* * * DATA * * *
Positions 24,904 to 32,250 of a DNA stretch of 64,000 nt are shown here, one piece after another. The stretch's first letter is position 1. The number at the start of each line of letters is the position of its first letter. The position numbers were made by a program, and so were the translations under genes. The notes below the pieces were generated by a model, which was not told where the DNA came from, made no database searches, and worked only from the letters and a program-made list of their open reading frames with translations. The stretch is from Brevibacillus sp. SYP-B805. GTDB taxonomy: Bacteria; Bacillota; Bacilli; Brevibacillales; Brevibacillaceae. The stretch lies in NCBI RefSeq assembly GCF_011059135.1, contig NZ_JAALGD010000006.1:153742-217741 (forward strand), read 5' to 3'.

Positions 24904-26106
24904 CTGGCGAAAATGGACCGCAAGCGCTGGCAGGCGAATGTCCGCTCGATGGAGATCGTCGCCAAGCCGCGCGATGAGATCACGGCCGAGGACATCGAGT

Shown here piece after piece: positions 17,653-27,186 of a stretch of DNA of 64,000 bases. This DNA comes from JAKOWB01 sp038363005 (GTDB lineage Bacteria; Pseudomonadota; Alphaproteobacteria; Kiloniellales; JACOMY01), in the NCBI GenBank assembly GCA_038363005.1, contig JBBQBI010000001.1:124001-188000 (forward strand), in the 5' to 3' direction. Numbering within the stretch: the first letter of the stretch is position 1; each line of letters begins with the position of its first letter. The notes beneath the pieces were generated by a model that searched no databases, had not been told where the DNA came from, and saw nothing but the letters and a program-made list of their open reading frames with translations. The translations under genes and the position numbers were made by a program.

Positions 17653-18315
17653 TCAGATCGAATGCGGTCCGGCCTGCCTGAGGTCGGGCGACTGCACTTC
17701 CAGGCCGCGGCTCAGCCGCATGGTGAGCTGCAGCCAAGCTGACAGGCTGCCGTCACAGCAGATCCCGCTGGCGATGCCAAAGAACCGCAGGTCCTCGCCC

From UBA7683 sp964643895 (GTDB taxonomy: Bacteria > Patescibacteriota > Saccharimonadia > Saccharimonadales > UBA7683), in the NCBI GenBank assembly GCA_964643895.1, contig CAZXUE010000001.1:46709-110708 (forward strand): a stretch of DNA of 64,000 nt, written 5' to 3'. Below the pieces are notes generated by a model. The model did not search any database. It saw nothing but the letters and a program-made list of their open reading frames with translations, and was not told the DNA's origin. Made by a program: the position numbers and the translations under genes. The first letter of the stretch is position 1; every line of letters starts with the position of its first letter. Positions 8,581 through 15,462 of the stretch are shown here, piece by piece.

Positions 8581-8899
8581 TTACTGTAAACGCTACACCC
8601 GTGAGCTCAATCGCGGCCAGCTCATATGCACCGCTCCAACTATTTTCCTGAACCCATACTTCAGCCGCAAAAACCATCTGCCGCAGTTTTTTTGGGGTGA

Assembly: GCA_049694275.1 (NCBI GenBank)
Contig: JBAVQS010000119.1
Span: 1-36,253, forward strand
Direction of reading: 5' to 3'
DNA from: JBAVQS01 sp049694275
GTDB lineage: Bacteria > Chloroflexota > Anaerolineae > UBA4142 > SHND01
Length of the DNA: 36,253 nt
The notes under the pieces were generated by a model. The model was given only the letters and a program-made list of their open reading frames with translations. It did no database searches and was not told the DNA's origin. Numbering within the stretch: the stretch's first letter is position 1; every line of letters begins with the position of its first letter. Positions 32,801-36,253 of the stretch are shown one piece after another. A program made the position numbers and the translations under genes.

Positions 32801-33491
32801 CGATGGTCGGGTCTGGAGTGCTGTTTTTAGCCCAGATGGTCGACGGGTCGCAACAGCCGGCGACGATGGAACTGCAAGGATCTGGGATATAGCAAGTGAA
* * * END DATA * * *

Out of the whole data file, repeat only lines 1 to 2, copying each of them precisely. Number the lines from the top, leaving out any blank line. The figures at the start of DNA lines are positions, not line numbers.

Positions 24,904 to 32,250 of a DNA stretch of 64,000 nt are shown here, one piece after another. The stretch's first letter is position 1. The number at the start of each line of letters is the position of its first letter. The position numbers were made by a program, and so were the translations under genes. The notes below the pieces were generated by a model, which was not told where the DNA came from, made no database searches, and worked only from the letters and a program-made list of their open reading frames with translations. The stretch is from Brevibacillus sp. SYP-B805. GTDB taxonomy: Bacteria; Bacillota; Bacilli; Brevibacillales; Brevibacillaceae. The stretch lies in NCBI RefSeq assembly GCF_011059135.1, contig NZ_JAALGD010000006.1:153742-217741 (forward strand), read 5' to 3'.

Positions 24904-26106